Monthly Archives: December 2013

Why I Love Christmas

Why do I love Christmas so much?

Christmas is about decorating, cooking, but most importantly, Christmas is about family.

Christmas is all about continuing long-standing traditions and strengthening the family unit. A time that is synonymous with family.

That is what I love about Christmas. 



Keith & Anthony

As I sorted through our photos this morning, I found two quotes expressing the sentiment.  

The best of all gifts around any Christmas tree: the presence of a happy family all wrapped up in each other.
– Burton Hillis

Christmas is the day that holds all time together.
– Alexander Smith

 Hope you had a great Christmas, full of love, laughter, and joy. 

Fixation with Morbid Scenes

“Paul Walker just died in a car crash,” my brother-in-law said, reading his iPhone. “Just up the street from here.”

 “Who?” the rest of us asked. “What?”

The name rang a bell, but the abruptness of the news – mid-conversation on a different issue – sent us all scrambling through our collective minds.

“Yeah, look it says right here, on Yahoo news. Star of Fast and Furious dies in car crash in Santa Clarita Valley, on Loop Place.”

We were in Santa Clarita Valley, hosting a get together at our house.

Someone else jumped in: “Where is Loop Place? Is it really close?” 

I saw questions and thoughts forming in several people’s eyes. Some were seriously considering a drive to Loop Place.

After a little back and forth, the decision was made: no one was driving to Loop Place, even if just ten minutes away.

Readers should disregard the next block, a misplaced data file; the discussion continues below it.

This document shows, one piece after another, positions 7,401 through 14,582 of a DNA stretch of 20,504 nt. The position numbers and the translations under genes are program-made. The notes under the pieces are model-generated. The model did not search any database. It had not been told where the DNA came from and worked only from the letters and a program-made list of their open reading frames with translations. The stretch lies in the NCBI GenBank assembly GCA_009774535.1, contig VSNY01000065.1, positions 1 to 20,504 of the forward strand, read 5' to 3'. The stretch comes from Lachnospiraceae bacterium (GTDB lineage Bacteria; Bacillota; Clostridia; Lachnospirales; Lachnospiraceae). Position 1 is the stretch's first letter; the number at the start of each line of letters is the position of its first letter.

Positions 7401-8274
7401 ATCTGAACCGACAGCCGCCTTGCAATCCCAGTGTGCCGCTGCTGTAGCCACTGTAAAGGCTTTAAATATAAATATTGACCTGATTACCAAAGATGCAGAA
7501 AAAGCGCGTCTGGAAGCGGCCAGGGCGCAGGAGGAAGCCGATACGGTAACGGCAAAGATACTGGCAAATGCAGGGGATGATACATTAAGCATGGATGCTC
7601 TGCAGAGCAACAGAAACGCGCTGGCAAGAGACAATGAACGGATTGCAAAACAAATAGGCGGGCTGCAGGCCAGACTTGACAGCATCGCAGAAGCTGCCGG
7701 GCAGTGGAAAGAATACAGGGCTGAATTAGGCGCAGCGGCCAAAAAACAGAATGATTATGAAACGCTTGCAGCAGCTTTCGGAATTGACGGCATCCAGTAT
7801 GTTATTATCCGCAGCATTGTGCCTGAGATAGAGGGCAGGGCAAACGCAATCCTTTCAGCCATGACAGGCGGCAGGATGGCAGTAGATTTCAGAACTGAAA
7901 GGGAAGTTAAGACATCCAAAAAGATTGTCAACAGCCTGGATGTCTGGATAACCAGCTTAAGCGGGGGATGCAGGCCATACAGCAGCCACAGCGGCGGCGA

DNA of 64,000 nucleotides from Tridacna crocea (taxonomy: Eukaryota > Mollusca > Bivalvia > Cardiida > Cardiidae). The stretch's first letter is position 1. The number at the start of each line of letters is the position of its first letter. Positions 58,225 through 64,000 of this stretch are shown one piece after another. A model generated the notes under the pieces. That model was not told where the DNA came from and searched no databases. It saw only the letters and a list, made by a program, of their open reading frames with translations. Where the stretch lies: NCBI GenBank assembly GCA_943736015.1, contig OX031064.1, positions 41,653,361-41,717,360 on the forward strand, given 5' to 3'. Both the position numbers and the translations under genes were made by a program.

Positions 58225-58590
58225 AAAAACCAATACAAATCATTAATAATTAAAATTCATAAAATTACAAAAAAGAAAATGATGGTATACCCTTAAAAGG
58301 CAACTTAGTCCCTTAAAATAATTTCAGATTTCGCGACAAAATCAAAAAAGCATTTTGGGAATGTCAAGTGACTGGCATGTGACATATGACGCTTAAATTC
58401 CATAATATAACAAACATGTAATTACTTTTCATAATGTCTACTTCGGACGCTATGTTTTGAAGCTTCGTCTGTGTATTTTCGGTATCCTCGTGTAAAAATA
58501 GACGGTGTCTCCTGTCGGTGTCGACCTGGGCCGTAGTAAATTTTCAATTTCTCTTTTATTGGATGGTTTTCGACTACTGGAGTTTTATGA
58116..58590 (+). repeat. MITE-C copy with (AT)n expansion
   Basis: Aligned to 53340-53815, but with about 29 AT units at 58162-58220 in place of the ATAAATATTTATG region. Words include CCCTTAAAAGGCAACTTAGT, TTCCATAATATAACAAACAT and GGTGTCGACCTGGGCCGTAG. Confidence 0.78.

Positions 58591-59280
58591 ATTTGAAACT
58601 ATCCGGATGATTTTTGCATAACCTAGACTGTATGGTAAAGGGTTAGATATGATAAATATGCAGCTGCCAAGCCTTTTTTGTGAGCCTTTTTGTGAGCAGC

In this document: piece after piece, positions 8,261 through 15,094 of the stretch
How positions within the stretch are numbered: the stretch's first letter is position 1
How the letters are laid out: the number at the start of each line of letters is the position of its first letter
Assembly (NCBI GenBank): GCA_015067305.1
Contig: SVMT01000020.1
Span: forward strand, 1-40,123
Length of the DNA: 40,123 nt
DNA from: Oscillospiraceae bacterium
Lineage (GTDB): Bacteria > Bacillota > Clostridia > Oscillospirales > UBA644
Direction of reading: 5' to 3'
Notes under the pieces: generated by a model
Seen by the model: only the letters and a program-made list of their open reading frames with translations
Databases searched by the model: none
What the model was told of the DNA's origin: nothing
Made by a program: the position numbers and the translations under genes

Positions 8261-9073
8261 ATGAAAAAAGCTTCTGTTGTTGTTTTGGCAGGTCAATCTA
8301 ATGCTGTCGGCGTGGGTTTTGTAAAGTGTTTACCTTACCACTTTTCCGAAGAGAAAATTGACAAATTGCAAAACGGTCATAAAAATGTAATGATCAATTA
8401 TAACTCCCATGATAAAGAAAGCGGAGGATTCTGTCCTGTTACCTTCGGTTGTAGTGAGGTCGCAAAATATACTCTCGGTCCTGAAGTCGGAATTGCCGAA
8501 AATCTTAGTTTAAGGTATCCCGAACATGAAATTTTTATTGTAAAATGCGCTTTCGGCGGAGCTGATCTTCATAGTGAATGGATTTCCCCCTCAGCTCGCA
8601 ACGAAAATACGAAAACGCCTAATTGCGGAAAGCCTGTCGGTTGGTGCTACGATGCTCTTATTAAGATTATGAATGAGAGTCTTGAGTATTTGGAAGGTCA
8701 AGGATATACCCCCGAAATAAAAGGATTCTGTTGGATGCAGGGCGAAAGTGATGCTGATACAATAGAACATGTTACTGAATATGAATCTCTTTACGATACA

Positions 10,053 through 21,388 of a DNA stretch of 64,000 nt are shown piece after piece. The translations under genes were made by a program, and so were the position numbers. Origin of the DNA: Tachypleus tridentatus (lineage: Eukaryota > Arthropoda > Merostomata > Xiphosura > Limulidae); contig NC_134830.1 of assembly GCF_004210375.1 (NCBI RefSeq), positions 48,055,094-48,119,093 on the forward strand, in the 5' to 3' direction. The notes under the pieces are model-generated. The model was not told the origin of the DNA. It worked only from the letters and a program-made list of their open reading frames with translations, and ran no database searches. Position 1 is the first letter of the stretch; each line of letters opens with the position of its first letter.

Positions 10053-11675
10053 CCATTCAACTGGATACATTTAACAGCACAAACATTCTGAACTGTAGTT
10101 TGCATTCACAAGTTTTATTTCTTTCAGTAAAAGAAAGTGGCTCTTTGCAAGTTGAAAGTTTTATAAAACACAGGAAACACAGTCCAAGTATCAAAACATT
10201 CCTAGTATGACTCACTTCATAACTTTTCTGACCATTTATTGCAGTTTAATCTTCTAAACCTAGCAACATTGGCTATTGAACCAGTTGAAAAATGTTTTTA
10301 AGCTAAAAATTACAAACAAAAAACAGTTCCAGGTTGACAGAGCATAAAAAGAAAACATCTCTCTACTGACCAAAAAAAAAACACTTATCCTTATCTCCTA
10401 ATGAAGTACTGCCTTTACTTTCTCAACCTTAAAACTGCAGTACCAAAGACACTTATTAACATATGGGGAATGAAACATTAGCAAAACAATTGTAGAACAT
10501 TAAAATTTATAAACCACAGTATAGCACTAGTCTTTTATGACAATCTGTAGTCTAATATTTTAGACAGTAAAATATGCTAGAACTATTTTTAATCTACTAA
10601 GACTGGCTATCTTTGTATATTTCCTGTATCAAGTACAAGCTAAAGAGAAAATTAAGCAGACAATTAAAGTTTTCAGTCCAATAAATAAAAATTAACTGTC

In the morning, the news exploded all over the media. We learned everything about the young actor who left this earth too soon. The face was definitely familiar, although I’ve never seen a Fast and Furious movie, and they were apparently producing number seven.

I found myself reflecting upon this, and the fact that the whole thing happened so close to my house. I know that area well. There’s a Walmart store at the base of the foothill, a couple hundred yards from where it all went so wrong. One of the stores I regularly visit.   

The idea that I should go to the scene, though, just because it was near, and because a number of Hollywood stars have started coming to pay their respects, and because many other people have done so, seemed over the top.

This sad event brought to mind James Dean’s car crash and untimely death in 1955. It happened at an intersection of two highways, no more significant than any other intersection. Except this place located between Los Angeles and California Central Coast continues to attract hundreds of visitors every year. 

Is this unhealthy morbid fascination or human nature?

Perhaps a little of both.

History tells us that since the dawn of time, humans have had a fascination with tragedy. In Ancient Rome, watching a man fight a lion was considered entertainment.   

In a Science Daily article titled Morbidity Explained, psychologists point to our nature.  

“The morbidity of sorrow is often a productive sluggishness, a time when the soul slows down, too weary to go on, and takes stock of where it’s been and where it’s going. During these pauses, we often discover parts of ourselves we never knew we possessed, emotions and even talents that, properly activated, enrich our lives.”

So, pausing to reflect upon the macabre (especially that which happened in close proximity) is the soul’s way to slow down and recalibrate, re-plan… 

Of course, not everyone has this fascination. Psychology also tells us many people don’t even think in images because they don’t want to have the unwanted mental pictures. 

A few days later, with family visiting from Virginia, we took a trip to the store at the foothill of the crash site.

Sure, I can blame my husband. He’d been talking about showing family members the site before they departed.